Bank of China Doubles Money for Bad Loans as Growth Slows

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Bank of China Ltd. more than doubled its money set aside for bad loans as profit growth cooled to the slowest pace in five quarters on weakness in the economy.

Provisions for potential soured debt climbed to 12.7 billion yuan ($2.1 billion) in the second quarter, up 116 percent from a year earlier, based on half-year figures released by the Beijing-based company yesterday. Net income rose 8.5 percent to 44.4 billion yuan, the earnings statement showed.

The nonperforming loans of China’s fourth-largest bank surged to 85.9 billion yuan, the highest in more than five years, as companies struggled with repayments in an economy at risk of the weakest full-year growth since 1990. The nation’s lenders are already trading at the cheapest price-to-earnings valuations of global banks.

“The biggest concern for Bank of China is their asset quality,” Chen Xingyu, a Shanghai-based analyst at Phillip Securities Research, said by phone. “The trend is very obvious. We expect nonperforming loans to continue rising in the next two quarters.”

The bank’s net income compared with the 44.9 billion-yuan median of 10 estimates in a Bloomberg News survey. Its net interest margin, a measure of lending profitability, narrowed to 2.27 percent at the end of June from 2.29 percent at the end of the first quarter. Nonperforming loans amounted to 1.02 percent of total advances, up from 0.98 percent in the previous quarter.

Economic Outlook

At a briefing in Beijing, President Chen Siqing said the company had stepped up efforts to dispose of bad credit, adding that the economy faced downward pressure in the second half of the year. Gross domestic product may expand 7.4 percent this year, a Bloomberg survey shows.

Shares of Bank of China fell 0.3 percent to HK$3.67 as of 9:47 a.m. local time in Hong Kong. The stock trades at about 5 times estimated profit for 2014, less than half the benchmark Hang Seng Index’s 11.6 times, data compiled by Bloomberg show.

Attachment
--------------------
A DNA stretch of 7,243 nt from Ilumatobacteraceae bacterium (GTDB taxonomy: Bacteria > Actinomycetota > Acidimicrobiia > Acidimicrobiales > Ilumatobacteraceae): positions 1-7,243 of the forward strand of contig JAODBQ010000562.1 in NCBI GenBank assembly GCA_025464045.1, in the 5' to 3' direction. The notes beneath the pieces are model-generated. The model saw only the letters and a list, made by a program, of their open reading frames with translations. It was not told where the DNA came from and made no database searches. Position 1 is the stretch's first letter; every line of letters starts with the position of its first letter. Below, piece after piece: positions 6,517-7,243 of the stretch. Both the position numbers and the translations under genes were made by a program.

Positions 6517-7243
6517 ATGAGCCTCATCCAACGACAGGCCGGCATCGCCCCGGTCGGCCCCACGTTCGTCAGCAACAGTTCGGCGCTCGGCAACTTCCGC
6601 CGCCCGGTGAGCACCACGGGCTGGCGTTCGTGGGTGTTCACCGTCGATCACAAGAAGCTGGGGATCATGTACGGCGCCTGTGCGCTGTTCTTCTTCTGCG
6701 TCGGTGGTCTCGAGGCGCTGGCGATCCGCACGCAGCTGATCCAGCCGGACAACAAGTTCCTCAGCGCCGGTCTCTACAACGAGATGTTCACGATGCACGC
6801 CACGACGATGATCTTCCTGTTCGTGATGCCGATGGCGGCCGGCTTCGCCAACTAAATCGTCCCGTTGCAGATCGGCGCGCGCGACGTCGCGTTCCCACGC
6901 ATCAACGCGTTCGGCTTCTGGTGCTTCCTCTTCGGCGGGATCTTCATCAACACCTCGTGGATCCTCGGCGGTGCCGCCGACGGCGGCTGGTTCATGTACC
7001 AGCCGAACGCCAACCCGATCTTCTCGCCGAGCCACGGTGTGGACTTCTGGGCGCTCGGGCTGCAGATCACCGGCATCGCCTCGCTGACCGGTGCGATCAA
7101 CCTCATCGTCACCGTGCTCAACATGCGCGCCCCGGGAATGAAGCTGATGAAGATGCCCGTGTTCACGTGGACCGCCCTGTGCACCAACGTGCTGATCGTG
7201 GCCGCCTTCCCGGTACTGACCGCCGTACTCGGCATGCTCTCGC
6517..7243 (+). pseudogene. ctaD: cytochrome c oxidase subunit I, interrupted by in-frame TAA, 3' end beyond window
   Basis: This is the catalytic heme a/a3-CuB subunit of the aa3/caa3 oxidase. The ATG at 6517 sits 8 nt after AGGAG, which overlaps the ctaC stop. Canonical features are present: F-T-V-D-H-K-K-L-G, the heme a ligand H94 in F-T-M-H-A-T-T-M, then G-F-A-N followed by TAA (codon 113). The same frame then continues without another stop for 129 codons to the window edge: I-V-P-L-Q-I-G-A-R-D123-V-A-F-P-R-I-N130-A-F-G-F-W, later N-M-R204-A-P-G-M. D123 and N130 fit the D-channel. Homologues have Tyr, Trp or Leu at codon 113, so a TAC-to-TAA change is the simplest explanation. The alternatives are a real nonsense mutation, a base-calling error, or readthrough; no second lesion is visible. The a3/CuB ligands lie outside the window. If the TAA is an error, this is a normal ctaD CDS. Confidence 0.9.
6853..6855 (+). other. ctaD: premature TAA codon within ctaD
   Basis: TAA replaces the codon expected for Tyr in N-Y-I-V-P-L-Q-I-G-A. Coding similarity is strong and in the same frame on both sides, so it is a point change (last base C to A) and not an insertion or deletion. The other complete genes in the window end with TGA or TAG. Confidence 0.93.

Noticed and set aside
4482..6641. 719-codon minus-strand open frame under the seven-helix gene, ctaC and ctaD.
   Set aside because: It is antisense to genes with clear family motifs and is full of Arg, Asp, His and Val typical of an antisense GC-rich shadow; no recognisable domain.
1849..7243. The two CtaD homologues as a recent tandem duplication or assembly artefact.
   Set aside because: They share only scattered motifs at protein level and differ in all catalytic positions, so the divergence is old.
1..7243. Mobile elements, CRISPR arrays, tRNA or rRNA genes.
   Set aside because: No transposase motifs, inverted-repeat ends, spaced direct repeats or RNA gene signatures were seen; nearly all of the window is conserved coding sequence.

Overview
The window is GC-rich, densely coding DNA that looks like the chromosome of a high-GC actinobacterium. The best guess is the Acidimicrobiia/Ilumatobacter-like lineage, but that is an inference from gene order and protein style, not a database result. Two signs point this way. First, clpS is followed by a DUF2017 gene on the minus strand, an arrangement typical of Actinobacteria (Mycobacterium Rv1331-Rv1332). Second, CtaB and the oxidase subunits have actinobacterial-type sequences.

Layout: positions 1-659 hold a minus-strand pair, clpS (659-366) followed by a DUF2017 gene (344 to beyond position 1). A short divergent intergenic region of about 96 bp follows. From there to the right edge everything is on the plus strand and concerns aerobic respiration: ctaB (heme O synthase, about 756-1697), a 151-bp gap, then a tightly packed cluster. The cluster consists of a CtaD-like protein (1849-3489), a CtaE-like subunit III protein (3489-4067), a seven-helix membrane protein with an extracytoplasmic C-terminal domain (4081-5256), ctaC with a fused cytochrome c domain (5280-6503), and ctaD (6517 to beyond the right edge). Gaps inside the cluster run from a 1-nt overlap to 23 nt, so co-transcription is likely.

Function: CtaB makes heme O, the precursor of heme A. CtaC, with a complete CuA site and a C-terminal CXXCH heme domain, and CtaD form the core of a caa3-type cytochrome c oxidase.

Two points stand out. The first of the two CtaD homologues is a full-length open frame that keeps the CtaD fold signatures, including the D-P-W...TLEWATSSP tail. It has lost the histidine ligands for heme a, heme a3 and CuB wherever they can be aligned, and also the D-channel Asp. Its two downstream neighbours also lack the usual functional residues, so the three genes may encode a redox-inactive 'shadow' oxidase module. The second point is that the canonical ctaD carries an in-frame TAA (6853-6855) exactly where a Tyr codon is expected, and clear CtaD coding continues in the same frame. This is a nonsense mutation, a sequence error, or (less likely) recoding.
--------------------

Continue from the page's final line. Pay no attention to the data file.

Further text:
Gluts in industries such as coal and sliding home prices show the risk of bad loans spiraling. Bank of China and other Chinese lenders have this year proposed selling a record $63 billion of preferred and common stock to meet stricter capital requirements that will give them bigger buffers.

Income Gain

Bank of China’s net income rose 11.2 percent to 89.7 billion yuan in the first half, according to yesterday’s statement. Net interest income increased 14 percent to 156.7 billion yuan, while net fee income from services such as credit cards and bond underwriting rose 14.6 percent to 52.1 billion yuan.

The lender’s yuan-denominated business is facing some pressure, which is largely offset by fast-growing overseas and domestic business conducted in foreign currencies, Victor Wang, a Hong Kong-based analyst for Credit Suisse Group AG, wrote in a note today. The bank’s performance remained strong, with bad loans “within expectations” and costs under tight control, Wang said.

China’s five biggest banks -- Industrial & Commercial Bank of China Ltd., Bank of China, Agricultural Bank of China Ltd., China Construction Bank Corp. and Bank of Communications Co. -- may report a 7 percent increase in combined net income to 924 billion yuan this year, according to analysts’ estimates compiled by Bloomberg. That would be the smallest gain in more than a decade.

Capital Buffer

Bank of China’s bad loans increased 17 percent from the end of last year. The lender had 8.4 trillion yuan of loans outstanding as of June 30, up 11 percent from the end of last year. The lender’s capital adequacy ratio, a measure of financial strength, was 11.8 percent, down from 12.5 percent in December. Its Tier-1 buffer was 9.37 percent.

Under China’s implementation of Basel III rules, systemically important banks need a minimum Tier 1 capital ratio of 9.5 percent, with total buffers of 11.5 percent, before the end of 2018.

State-run lenders are bracing for more competition under President Xi Jinping’s plans to give markets a bigger role in the economy.

The government’s planned revamp of the financial industry includes ending an interest-rate system that buoyed profits at the biggest lenders by creating a margin of about 3 percent between what they paid for one-year deposits and charged for loans. The central bank scrapped a floor on lending rates in July last year and intends to remove a cap on deposit rates within one to two years, Governor Zhou Xiaochuan said in March.

The China Banking Regulatory Commission in July approved companies including Tencent Holdings Ltd. to establish three privately owned lenders. The country also plans “mixed-owership reform” for state banks, the National Business Daily this month cited CBRC Chairman Shang Fulin as saying.